The debate is only just beginning regarding the establishment of a certificate or passport of vaccination against COVID-19 in Europe. The Seychelles, for their part, decided a few days ago to reopen their borders to all countries of the world. But tourists desiring to enjoy the smooth sand and turquoise waters of the archipelago will only be able to cross the border if they meet one condition—they must have been vaccinated beforehand, as specified the local newspaper Nation.
Travellers will be required to show documentation certifying that they received the final dose of the vaccine at least two weeks previously to their landing.
In addition, they must show proof of a negative PCR test valid 72 hours before their trip. Such are the conditions to avoid having to undergo a quarantine upon arrival in Seychelles. Tourism is pretty much essential for the Indian Ocean archipelago, as this industry's contribution to gross domestic product (GDP) amounts to around 65%, according to the guide Lonely Planet. The country's Minister of Foreign Affairs and Tourism, Sylvestre Radegonde declared:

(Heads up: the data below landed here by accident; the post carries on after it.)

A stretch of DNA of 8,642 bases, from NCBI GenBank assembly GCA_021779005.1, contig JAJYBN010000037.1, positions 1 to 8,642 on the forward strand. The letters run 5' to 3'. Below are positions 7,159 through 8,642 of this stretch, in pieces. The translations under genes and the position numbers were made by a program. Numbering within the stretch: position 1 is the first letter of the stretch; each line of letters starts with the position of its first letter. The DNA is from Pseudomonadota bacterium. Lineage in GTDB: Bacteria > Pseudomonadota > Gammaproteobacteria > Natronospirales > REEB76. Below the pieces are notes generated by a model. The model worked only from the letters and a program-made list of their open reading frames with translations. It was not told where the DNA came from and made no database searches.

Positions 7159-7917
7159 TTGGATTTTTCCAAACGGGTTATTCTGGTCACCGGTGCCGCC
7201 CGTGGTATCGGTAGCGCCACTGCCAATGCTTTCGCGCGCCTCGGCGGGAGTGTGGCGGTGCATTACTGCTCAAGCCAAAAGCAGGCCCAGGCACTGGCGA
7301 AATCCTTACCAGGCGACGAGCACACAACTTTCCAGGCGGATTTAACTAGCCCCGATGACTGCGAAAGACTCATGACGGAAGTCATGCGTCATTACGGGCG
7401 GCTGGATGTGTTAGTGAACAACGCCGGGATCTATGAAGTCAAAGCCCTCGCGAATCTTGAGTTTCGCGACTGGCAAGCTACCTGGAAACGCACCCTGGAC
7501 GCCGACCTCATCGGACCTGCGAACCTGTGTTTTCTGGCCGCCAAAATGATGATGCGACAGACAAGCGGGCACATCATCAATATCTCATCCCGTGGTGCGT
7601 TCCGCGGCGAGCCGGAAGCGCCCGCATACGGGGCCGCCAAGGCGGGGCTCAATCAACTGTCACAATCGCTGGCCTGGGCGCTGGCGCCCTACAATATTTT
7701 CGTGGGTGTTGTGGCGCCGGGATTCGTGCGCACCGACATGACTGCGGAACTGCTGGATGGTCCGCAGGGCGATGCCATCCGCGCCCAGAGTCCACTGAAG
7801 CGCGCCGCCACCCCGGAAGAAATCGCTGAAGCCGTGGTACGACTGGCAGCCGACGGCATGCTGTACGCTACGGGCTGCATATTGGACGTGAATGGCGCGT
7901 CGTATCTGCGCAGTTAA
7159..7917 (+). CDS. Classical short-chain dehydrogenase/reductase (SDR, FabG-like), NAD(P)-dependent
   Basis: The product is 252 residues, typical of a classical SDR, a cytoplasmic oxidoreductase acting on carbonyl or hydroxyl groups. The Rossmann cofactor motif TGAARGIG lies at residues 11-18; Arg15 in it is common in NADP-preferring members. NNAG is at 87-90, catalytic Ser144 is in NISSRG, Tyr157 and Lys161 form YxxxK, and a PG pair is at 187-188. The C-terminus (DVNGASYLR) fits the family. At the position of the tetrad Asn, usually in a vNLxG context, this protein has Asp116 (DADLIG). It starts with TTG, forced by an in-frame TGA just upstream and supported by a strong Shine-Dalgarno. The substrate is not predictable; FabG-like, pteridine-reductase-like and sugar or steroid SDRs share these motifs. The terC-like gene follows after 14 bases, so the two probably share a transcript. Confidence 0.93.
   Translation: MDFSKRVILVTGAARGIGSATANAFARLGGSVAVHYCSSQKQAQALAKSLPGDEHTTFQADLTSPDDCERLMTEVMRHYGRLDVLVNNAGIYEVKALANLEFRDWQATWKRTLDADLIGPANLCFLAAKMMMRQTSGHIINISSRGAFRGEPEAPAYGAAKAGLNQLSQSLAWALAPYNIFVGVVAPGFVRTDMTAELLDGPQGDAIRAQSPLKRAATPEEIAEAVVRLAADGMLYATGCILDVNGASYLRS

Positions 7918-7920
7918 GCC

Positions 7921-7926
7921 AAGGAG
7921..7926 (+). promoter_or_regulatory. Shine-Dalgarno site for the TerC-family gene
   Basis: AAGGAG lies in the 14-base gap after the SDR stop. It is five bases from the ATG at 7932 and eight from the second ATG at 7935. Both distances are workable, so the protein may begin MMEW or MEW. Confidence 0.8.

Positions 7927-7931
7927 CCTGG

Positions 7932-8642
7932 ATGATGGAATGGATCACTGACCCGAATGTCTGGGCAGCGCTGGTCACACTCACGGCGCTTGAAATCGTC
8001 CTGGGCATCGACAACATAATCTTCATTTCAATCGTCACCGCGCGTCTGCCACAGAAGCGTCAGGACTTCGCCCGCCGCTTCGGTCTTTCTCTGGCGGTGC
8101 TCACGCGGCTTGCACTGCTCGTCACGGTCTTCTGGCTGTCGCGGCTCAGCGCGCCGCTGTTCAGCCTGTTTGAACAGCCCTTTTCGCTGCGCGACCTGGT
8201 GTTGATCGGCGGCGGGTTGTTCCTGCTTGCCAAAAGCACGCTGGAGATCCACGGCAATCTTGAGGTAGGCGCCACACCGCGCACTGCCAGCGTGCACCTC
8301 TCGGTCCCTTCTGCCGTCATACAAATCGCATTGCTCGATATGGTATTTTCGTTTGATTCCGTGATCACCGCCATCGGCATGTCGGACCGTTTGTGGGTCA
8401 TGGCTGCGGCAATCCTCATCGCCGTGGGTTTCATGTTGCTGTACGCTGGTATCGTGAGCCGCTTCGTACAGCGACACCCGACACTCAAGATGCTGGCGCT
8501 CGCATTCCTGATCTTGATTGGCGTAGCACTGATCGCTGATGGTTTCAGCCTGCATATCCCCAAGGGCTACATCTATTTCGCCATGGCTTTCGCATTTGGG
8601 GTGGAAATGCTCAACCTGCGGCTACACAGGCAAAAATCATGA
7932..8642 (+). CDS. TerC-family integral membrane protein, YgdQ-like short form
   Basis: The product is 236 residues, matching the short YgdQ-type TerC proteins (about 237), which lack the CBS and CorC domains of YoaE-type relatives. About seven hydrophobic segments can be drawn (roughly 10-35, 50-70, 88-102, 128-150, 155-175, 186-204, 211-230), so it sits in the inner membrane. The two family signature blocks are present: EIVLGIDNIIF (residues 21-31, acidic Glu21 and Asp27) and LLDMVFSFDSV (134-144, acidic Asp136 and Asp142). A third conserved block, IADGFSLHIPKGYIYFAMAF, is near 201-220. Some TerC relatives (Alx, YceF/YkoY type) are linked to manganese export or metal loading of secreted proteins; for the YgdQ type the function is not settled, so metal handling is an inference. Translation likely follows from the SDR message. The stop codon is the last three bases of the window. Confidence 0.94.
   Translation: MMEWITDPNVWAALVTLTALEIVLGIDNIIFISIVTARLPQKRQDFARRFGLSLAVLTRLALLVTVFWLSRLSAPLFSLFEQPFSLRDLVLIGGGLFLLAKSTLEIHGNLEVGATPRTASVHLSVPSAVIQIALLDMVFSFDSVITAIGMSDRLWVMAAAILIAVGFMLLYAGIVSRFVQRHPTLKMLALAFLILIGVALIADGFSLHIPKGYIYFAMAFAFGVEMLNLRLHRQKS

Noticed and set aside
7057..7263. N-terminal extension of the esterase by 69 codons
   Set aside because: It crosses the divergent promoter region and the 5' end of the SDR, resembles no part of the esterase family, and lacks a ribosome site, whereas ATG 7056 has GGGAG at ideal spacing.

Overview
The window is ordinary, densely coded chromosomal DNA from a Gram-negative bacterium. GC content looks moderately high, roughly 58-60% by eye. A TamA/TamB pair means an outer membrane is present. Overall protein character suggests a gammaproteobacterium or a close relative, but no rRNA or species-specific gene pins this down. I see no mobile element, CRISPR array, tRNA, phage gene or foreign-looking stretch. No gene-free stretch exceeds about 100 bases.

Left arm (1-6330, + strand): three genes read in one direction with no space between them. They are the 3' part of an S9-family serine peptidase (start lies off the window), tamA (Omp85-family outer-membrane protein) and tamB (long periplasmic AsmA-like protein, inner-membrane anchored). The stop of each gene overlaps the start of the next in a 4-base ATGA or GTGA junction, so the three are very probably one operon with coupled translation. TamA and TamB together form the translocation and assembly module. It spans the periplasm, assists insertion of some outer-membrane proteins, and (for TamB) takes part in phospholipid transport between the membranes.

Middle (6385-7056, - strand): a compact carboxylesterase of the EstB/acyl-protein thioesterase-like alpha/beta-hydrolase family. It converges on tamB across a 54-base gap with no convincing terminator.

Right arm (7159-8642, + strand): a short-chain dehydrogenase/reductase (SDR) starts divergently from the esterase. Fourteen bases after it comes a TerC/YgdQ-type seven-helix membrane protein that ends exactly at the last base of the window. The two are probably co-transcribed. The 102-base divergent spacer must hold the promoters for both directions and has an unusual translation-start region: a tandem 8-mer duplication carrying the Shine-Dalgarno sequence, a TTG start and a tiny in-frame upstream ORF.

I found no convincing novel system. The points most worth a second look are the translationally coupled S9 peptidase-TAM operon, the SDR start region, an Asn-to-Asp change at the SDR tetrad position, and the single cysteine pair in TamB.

As you may know, the Seychelles economy is currently in a disastrous situation and we hope that all these measures will allow the economy to start again.
An attempt to kick start the economy
This measure should also encourage airlines to resume their flights to the archipelago, since fewer and fewer planes land there because fewer and fewer planes manage to get full ever since March.
This comes following the news that the country will start administering 50,000 doses of the Chinese-made Sinopharm vaccine. The country's government, which experienced a record deficit in 2020, has said workers employed in the tourism industry should be considered a priority group for the country's vaccination campaign, in the hopes that they can spearhead the economic recovery.
We hope that this will open up the tourism industry for the locals, primarily for the small hotels who are struggling on La Digue, Praslin and also on Mahe.
It is now up to tourists to file back in, once vaccinated, to enjoy the near 115 island paradises that make up the archipelago and their heavenly waters.